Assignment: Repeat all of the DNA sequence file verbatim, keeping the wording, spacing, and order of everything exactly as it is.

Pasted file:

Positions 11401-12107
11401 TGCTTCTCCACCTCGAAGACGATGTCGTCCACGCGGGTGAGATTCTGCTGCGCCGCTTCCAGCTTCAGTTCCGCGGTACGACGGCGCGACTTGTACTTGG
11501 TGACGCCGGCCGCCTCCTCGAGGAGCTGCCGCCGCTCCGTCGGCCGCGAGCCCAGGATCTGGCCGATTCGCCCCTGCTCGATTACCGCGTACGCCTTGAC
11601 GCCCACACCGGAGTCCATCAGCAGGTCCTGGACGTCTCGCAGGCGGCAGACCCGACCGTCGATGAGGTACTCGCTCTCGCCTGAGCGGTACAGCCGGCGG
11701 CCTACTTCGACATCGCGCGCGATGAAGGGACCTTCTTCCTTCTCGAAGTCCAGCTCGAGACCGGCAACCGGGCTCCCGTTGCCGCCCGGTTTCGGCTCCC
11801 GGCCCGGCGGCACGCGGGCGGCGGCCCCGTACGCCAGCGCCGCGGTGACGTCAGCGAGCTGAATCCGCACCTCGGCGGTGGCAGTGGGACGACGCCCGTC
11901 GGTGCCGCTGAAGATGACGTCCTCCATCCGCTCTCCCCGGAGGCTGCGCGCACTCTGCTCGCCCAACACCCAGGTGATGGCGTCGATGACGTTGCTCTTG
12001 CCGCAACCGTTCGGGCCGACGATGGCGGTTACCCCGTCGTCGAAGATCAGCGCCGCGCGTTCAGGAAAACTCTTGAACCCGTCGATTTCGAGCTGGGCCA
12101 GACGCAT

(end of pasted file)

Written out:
Positions 11401-12107
11401 TGCTTCTCCACCTCGAAGACGATGTCGTCCACGCGGGTGAGATTCTGCTGCGCCGCTTCCAGCTTCAGTTCCGCGGTACGACGGCGCGACTTGTACTTGG
11501 TGACGCCGGCCGCCTCCTCGAGGAGCTGCCGCCGCTCCGTCGGCCGCGAGCCCAGGATCTGGCCGATTCGCCCCTGCTCGATTACCGCGTACGCCTTGAC
11601 GCCCACACCGGAGTCCATCAGCAGGTCCTGGACGTCTCGCAGGCGGCAGACCCGACCGTCGATGAGGTACTCGCTCTCGCCTGAGCGGTACAGCCGGCGG
11701 CCTACTTCGACATCGCGCGCGATGAAGGGACCTTCTTCCTTCTCGAAGTCCAGCTCGAGACCGGCAACCGGGCTCCCGTTGCCGCCCGGTTTCGGCTCCC
11801 GGCCCGGCGGCACGCGGGCGGCGGCCCCGTACGCCAGCGCCGCGGTGACGTCAGCGAGCTGAATCCGCACCTCGGCGGTGGCAGTGGGACGACGCCCGTC
11901 GGTGCCGCTGAAGATGACGTCCTCCATCCGCTCTCCCCGGAGGCTGCGCGCACTCTGCTCGCCCAACACCCAGGTGATGGCGTCGATGACGTTGCTCTTG
12001 CCGCAACCGTTCGGGCCGACGATGGCGGTTACCCCGTCGTCGAAGATCAGCGCCGCGCGTTCAGGAAAACTCTTGAACCCGTCGATTTCGAGCTGGGCCA
12101 GACGCAT